For many years it was not known that CBD moderates the undesirable effects of THC such as memory loss, paranoia and anxiety (NB: even this study refers to ‘skunk’, although there is no indication that the cannabis in question is actually a skunk strain). Therefore some breeders continually pushed for higher and higher THC to CBD ratios, unaware that they were creating strains that were more likely to be problematic for some users.

Running alongside the development of higher THC cannabis strains came the improvement of indoor grow systems. Better lights, sophisticated fertilizers designed specifically for cannabis, and the sudden accessibility of previously hard-to-find gardening information on the internet, have all contributed to the increasing strength of ‘street weed’ over the last two decades.

As cannabis continued to get stronger, so did the overall subjective experience for cannabis users. Cannabis was a huge target for the media as the War on Drugs continued, and ‘skunk’ became a media term for strong cannabis that caused severe intoxication. Ironically, it’s far more likely that the cannabis in question was not the comparatively mild Skunk #1, but newer strains with a far less evenly balanced THC to CBD ratio.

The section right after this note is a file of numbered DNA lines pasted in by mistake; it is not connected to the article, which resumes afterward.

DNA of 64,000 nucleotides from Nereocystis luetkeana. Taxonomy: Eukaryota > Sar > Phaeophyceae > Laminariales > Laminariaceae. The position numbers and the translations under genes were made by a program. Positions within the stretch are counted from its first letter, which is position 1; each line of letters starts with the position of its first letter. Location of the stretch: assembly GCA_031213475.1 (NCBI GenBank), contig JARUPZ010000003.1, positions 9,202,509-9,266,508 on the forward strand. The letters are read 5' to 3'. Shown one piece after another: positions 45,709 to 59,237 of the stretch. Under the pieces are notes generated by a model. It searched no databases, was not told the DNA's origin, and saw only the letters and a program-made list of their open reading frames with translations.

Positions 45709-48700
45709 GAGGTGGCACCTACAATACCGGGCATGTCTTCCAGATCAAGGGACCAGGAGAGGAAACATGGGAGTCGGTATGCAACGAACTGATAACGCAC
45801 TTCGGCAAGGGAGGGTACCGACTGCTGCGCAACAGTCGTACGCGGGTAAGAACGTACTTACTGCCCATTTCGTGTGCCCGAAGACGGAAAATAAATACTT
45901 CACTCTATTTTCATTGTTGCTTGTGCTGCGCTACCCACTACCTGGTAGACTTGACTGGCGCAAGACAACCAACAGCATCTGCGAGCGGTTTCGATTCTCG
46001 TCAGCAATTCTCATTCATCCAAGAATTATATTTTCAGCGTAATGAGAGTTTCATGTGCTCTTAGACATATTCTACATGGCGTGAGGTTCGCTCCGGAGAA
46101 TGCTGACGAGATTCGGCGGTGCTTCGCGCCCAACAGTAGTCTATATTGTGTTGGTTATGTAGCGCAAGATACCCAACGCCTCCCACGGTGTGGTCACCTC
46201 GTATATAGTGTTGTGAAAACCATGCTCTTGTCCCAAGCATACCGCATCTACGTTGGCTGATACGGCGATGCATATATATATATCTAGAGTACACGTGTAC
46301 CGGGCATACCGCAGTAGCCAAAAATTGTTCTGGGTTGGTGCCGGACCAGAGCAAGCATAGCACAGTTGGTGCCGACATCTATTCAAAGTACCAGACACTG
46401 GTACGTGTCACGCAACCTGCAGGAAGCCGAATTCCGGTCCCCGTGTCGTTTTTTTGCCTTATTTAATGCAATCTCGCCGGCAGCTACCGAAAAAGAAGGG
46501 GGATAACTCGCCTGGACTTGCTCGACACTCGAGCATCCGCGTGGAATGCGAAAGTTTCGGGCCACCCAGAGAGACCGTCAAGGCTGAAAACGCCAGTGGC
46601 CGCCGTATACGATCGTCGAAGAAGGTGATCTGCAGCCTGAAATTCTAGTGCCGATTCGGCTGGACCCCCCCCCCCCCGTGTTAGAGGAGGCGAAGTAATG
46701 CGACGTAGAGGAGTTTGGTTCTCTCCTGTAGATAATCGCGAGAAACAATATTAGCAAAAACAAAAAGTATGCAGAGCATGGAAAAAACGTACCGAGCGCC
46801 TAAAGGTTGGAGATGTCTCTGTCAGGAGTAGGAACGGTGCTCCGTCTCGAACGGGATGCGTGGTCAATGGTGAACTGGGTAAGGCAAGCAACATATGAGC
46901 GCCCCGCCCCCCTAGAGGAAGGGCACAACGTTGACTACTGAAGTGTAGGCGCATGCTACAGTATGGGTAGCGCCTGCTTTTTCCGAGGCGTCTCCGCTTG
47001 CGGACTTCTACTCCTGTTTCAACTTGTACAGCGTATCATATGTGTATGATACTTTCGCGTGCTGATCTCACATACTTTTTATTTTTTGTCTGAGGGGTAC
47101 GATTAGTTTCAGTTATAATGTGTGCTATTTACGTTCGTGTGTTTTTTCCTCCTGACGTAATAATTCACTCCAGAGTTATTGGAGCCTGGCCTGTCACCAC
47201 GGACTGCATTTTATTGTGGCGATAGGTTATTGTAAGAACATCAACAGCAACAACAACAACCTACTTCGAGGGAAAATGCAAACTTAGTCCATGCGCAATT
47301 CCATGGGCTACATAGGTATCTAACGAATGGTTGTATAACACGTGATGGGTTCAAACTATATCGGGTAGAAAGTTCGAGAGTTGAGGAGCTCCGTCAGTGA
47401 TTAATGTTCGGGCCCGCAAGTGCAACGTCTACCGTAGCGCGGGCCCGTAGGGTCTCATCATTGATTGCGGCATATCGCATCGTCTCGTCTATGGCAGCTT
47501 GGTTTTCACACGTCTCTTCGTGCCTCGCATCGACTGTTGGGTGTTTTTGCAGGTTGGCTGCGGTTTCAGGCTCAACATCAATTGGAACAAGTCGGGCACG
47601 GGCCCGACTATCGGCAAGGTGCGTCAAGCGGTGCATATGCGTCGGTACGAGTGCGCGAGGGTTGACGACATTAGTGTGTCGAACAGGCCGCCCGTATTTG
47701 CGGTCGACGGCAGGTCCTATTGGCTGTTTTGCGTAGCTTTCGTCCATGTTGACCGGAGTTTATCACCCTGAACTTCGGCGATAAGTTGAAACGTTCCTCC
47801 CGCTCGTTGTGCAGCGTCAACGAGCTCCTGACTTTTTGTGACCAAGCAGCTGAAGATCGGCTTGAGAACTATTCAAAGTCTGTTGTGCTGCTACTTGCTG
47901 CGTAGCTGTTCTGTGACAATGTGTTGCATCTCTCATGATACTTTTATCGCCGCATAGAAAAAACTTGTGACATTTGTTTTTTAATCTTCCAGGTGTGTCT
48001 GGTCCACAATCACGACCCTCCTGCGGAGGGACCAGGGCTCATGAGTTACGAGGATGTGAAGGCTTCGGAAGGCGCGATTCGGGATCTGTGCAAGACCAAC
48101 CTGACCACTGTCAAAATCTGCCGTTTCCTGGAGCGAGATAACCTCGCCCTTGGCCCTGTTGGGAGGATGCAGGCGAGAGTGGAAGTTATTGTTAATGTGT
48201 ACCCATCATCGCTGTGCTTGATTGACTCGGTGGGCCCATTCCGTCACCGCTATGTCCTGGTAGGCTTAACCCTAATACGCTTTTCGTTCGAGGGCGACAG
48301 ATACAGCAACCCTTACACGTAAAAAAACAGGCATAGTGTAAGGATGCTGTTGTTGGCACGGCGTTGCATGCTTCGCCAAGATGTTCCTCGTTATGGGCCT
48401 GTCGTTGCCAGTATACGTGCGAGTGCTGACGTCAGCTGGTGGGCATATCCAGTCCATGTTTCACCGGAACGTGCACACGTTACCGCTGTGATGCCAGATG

Sensi Seeds Skunk strains

As mentioned, Skunk #1 was chosen to parent many other skunk strains thanks to its characteristic strength and potency. As one of only a handful of breeders who received the original Skunk #1 genetics that were brought over from the US in 1982, Sensi Seeds has developed many interesting skunk hybrids.

Skunk #1

The original Skunk strain is Skunk #1. It has been one of the biggest influences on cannabis genetics since the 1970s. It has the characteristic sweet skunky smell and is well-known for its euphoric, yet relaxed high. It’s a typical hybrid strain, bringing about all the best sides of both indica and sativa.

Super Skunk

Super Skunk was bred using Skunk #1 and a potent Afghani hash strain. Super Skunk was awarded a Cannabis Cup award shortly after its release in the 1990s. This strain is extremely pungent, and has thick, dense, resinous buds. Its taste is sweet and its effects are typically physical and relaxing.

Early Skunk

Early Skunk is an outdoor strain bred by Sensi Seeds. It’s another proud winner of the Cannabis Cup. Bred from Skunk #1 and Early Pearl, this strain is an easy-to-grow indica-dominant hybrid. It’s favoured for its short flowering period and its enormous harvests. For users, it offers a euphoric, relaxed, and happy high with tendencies towards creativity and focused attention.

Skunk Kush

Skunk Kush is also a strain bred using Skunk #1 and a heavy, Afghan strain. The Afghan strain in question is Hindu Kush, thus giving the strain its name, Skunk Kush. The sativa/indica hybrid gives a strong body-stone enlivened by dreamy, red-eyed giggles.

White Skunk

White Skunk is from White Label Seed Company, a sister company of Sensi Seeds, and was bred using Skunk and sativa genetics. It has the same classic smell as its Skunk parent, but the big, open buds show its sativa genetics. It has a bitter orange scent, and typically makes users feel euphoric, relaxed and focused.